"I think I've learned my lesson about rushing into relationships based on physical attraction. It's going to be a while before I'm ready to date again, and the guy will have to be pretty special!" She glanced down at her watch. "Coffee break is over. Back to the salt mines," she said, regretfully. "Thanks for trying to see things my way."

***

Julia was daydreaming happily about her new life in Halifax as she locked up the shop that evening. A possessive hand on her shoulder startled her from her reverie.

"You didn't answer my notes or my phone messages, baby. You aren't still mad at me are you?" 

"Carl? What are you doing here? I told you that I didn't want to see you again!" she said, twisting herself out of his grasp and turning to face him. 

She was suddenly struck by the deceptiveness of Carl's appearance. He was tall and well-muscled with thick wavy hair, a mustache, and piercing blue eyes. How could someone who looked so good be so cruel? 

She eyed him warily but could see none of the tell-tell signs of imminent anger. 

"You know you don't mean that, baby," he purred. "I made a mistake, but I said I'm sorry. Now let's just forget it."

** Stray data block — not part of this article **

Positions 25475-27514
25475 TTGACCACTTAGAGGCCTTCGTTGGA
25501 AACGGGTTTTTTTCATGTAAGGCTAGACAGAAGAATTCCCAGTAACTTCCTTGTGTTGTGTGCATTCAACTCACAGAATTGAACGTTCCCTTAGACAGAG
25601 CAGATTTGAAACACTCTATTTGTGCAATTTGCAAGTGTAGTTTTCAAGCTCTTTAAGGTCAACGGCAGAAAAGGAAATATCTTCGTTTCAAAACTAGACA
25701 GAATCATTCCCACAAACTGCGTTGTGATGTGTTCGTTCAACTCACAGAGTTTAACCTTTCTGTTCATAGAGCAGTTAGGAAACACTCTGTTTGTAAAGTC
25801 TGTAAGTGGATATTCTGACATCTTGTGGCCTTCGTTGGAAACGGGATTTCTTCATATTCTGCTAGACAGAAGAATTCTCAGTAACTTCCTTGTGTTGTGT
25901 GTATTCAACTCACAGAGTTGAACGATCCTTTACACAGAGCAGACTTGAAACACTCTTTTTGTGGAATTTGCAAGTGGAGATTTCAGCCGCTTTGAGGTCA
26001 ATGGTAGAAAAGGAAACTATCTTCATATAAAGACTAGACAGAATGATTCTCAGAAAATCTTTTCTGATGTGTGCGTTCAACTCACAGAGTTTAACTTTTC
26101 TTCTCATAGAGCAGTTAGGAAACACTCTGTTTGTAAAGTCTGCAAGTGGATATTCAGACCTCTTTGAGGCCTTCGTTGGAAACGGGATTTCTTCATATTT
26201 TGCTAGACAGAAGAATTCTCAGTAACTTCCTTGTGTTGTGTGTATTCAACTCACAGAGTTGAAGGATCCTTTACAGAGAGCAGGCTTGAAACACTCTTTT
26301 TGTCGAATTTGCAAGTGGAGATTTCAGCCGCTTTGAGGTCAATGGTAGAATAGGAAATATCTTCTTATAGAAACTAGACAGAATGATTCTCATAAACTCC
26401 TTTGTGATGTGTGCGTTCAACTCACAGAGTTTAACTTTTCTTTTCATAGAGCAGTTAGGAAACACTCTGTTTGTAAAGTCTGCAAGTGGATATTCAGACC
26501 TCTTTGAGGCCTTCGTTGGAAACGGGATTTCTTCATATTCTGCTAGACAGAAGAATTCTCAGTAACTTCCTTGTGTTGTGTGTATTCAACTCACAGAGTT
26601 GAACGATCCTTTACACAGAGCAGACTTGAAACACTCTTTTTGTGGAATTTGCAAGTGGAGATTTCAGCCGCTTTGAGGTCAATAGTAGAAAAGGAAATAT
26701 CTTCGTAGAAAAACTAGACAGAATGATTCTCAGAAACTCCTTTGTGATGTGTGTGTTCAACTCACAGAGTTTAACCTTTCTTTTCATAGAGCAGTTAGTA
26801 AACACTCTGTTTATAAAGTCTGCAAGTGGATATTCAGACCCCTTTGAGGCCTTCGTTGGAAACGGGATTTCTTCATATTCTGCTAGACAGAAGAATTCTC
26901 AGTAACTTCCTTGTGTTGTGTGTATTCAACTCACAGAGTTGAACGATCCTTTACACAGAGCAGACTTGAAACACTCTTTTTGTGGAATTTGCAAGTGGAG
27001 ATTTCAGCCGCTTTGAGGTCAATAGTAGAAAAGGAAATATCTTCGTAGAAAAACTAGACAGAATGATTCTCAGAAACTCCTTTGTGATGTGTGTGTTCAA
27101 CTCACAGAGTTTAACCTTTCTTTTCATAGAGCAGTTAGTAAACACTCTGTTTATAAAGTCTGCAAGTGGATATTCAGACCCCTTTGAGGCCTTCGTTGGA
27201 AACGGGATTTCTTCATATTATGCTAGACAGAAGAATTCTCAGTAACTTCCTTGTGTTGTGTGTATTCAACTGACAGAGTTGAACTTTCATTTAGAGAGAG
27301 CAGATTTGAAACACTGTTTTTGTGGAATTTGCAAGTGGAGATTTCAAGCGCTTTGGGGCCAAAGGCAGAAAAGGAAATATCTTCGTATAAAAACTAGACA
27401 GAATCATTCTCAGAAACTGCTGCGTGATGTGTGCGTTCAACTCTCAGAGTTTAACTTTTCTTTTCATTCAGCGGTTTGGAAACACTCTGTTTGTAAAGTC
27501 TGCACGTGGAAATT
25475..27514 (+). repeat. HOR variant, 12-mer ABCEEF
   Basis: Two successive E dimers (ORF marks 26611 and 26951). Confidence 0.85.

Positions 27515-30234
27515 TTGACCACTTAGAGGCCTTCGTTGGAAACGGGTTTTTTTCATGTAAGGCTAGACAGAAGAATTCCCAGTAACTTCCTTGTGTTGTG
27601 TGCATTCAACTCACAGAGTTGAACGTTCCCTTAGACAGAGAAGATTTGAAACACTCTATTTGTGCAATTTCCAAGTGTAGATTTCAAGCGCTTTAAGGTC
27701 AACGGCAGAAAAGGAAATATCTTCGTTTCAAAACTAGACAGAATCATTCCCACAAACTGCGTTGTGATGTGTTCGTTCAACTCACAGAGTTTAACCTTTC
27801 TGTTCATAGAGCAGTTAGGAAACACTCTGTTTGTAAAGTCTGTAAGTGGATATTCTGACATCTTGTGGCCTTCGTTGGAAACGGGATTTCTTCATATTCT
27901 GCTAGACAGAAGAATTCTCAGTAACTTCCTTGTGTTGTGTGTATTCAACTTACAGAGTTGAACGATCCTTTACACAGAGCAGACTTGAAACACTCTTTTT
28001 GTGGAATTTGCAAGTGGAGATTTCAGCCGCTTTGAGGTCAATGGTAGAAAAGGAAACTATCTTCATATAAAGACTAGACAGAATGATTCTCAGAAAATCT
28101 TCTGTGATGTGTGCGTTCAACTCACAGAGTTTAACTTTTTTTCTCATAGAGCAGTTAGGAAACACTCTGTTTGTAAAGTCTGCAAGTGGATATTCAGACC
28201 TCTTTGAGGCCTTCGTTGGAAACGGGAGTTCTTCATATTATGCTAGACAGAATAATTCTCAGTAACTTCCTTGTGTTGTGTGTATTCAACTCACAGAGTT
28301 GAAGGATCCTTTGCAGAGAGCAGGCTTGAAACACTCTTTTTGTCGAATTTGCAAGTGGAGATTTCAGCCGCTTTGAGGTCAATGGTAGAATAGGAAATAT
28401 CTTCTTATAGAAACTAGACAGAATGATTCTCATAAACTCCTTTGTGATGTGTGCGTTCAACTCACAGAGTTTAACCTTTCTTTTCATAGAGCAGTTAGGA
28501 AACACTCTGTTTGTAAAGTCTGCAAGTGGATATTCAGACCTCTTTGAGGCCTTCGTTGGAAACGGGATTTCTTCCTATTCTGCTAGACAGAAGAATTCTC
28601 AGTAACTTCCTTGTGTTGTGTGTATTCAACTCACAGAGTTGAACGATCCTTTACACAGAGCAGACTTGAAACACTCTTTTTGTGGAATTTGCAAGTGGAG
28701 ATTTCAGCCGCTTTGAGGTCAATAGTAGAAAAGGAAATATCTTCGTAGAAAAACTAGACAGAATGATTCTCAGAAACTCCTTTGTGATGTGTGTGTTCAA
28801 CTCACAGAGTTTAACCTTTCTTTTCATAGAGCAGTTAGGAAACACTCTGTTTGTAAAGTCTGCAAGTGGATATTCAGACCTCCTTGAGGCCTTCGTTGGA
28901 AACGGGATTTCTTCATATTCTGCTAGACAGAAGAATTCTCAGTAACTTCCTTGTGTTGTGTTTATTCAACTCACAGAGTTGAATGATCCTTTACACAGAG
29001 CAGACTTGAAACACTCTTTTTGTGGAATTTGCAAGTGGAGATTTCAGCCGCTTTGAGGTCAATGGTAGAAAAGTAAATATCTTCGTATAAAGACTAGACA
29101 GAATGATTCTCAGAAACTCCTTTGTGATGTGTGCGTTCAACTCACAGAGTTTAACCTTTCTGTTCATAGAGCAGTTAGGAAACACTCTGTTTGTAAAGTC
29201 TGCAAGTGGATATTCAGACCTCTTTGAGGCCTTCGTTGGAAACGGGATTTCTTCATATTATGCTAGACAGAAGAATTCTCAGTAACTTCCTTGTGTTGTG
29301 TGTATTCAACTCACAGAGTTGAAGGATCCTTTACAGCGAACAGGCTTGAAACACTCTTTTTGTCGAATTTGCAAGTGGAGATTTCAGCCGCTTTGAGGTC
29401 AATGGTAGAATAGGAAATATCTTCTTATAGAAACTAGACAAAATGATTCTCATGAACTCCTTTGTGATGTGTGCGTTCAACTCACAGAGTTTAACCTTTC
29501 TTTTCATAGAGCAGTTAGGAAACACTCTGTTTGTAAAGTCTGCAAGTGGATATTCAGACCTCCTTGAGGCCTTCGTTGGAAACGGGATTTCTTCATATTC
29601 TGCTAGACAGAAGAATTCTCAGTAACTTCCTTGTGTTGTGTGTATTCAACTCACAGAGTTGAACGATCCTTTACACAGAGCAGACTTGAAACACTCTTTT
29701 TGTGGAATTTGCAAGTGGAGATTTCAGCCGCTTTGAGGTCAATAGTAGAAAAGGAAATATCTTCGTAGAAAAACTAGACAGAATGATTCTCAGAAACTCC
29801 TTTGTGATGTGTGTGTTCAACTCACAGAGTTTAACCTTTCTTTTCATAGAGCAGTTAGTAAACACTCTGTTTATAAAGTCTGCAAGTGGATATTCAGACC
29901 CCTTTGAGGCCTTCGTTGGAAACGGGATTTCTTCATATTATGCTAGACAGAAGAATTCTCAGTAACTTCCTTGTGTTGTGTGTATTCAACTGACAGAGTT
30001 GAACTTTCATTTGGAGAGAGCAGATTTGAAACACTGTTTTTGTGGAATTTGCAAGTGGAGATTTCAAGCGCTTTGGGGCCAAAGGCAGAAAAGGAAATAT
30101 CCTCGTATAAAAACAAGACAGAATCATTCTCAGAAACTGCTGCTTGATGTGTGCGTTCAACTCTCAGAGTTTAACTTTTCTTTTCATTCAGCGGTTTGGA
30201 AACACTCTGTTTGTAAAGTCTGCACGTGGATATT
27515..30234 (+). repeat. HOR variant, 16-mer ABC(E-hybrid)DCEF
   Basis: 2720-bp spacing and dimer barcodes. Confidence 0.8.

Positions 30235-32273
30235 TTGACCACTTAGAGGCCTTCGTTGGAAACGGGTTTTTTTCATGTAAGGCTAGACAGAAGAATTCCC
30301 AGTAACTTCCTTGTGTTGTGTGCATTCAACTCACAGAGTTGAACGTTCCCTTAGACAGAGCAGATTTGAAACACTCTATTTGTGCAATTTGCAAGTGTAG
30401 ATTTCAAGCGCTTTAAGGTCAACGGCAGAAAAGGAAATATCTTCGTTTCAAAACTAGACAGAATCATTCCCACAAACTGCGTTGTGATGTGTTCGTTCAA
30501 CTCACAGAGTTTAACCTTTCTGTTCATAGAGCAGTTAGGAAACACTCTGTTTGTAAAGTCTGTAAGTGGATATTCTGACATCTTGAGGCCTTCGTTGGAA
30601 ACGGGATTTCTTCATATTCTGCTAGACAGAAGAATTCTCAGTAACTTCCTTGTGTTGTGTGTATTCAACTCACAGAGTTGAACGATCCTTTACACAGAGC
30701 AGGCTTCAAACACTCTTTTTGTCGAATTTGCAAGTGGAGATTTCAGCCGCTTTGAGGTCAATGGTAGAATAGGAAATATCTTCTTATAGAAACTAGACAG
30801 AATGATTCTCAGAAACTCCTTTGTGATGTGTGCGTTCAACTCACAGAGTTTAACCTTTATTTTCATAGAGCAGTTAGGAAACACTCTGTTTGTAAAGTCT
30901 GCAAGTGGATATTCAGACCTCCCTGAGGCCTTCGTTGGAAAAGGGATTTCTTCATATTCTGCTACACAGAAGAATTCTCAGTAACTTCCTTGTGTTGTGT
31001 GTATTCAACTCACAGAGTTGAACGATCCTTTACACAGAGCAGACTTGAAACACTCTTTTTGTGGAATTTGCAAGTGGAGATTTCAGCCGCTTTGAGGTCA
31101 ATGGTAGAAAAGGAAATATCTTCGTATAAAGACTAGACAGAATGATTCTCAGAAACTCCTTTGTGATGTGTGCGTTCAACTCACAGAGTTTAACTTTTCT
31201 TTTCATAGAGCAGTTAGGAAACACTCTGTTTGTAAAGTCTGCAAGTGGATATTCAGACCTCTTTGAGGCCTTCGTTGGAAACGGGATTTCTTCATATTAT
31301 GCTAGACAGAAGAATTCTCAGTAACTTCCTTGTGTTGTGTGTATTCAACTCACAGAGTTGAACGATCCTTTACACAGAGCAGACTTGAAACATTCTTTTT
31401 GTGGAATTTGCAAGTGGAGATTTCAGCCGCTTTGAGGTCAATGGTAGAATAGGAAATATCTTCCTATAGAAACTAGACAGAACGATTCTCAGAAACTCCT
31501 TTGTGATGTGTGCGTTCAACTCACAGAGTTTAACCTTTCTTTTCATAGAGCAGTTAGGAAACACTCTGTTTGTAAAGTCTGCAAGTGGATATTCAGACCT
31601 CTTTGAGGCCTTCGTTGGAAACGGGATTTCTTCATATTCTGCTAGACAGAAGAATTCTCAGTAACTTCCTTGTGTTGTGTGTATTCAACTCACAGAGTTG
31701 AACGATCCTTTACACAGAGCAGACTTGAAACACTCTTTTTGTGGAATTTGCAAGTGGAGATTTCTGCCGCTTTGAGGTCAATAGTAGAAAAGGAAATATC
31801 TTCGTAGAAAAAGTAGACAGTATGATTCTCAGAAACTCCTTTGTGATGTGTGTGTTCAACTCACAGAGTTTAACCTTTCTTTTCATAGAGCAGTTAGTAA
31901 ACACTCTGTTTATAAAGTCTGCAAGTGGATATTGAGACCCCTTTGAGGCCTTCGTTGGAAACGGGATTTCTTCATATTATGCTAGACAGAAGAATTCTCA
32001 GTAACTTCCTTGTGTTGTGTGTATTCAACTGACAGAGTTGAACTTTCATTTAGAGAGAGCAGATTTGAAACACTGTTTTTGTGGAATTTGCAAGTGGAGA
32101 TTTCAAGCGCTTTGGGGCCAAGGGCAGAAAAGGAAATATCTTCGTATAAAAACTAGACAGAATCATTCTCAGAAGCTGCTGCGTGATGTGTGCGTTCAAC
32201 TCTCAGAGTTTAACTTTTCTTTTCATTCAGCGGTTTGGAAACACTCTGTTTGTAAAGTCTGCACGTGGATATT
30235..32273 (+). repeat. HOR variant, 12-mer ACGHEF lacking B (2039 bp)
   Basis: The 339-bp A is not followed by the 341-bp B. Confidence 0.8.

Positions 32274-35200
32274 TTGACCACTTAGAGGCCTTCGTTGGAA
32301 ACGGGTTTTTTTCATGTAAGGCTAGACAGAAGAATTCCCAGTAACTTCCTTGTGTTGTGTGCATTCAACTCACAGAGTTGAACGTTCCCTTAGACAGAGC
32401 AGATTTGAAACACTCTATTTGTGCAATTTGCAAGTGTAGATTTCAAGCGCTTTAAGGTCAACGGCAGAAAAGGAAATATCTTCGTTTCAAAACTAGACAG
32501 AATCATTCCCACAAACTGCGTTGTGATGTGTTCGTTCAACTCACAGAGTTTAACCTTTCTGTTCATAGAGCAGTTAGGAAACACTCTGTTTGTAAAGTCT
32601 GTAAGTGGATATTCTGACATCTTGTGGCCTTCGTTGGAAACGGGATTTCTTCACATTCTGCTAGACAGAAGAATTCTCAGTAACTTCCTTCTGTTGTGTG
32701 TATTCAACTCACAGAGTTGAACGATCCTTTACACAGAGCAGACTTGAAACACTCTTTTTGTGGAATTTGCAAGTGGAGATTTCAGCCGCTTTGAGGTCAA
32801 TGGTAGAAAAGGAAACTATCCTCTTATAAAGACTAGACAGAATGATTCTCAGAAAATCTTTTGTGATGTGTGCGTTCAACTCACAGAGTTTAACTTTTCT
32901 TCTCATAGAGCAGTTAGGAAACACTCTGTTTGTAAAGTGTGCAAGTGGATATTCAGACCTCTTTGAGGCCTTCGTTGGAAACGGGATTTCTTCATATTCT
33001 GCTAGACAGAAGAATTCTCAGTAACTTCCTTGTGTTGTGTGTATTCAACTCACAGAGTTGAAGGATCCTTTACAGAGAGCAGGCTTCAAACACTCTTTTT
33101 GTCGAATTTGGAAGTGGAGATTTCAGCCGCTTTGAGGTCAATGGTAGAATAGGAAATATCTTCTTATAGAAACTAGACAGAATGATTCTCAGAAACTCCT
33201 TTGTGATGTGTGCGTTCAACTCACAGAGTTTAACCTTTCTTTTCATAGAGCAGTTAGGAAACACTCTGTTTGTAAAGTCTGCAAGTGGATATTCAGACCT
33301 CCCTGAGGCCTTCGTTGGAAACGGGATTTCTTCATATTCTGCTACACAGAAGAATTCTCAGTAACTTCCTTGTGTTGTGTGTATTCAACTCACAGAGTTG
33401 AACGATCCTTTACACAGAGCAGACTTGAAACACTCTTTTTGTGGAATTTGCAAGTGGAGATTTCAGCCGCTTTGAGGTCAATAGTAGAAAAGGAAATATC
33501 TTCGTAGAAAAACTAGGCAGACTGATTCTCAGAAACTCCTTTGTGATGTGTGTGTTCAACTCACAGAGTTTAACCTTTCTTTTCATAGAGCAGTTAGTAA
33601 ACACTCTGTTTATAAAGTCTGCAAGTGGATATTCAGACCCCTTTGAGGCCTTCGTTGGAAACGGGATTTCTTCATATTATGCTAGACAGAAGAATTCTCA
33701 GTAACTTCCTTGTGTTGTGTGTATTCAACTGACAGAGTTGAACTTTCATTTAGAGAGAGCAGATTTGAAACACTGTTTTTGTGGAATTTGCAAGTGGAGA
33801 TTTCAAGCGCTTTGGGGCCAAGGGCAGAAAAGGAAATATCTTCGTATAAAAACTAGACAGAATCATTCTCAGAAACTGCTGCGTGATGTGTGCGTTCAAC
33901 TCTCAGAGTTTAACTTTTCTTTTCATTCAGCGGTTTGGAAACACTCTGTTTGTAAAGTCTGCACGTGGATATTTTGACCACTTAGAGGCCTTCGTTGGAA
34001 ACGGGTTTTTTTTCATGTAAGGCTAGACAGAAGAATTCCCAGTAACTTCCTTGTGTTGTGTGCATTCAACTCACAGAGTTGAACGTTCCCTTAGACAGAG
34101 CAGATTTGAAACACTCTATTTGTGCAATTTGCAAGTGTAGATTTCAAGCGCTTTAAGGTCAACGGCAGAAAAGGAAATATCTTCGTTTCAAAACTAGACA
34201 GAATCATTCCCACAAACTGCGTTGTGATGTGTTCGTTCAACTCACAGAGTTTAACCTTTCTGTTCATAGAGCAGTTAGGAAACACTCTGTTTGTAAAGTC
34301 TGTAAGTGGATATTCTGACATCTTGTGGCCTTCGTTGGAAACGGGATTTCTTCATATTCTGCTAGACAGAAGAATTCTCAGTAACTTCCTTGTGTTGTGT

"Forget it!" Julia was incredulous. "I don't go out with men who cheat on me."

"Listen, Julia, I don't know who you think you're talking to, but you'll go out with me until I tell you differently." All attempts at sweetness were over and his voice rose dangerously.

"Look, Carl. It's just not going to work out. We're really not meant for each other," she replied softly, grateful for the people who were slow to leave the mall. "I mean, you can't be totally happy if you're dating other people."

"I told you. She meant nothing to me," Carl insisted, as if this rationalized his behavior. His voice dropped and he changed tactics. "Let me take you out to dinner to make it up to you."

For the hundredth time, Julia wondered how she had ever been attracted to this sorry excuse of a man. He was a bully and a cheat who thought that flowers and candlelight could fix anything. She smiled reassuringly at a man who had stopped a few paces away, obviously wondering if she needed assistance. 

"You know, I've had a long day, Carl. I'm really not up to it tonight," she answered, hoping to avoid a scene.

"I understand completely, Blue Eyes. We'll make it tomorrow night, then. Things will be great. You'll see." 

Julia fought the revulsion that was rising in her throat as he reached out to embrace her. He kissed her forcefully. It was all that she could do to stop herself from wiping his taste from her mouth while he was watching.

"Good-bye, Carl," she said, silently vowing that would be the last time she'd have to say those words.

She cursed her shoes the entire four blocks to her flat. They were stylish pumps, not overly high, but still they were not the running shoes that she so desperately needed at this moment. A good run would have dispelled the anger and tension that was cramping her body. Instead, she had to make do with walking briskly and running up the three flights to her apartment. Once there, she flipped on the light switch and surveyed her small quarters.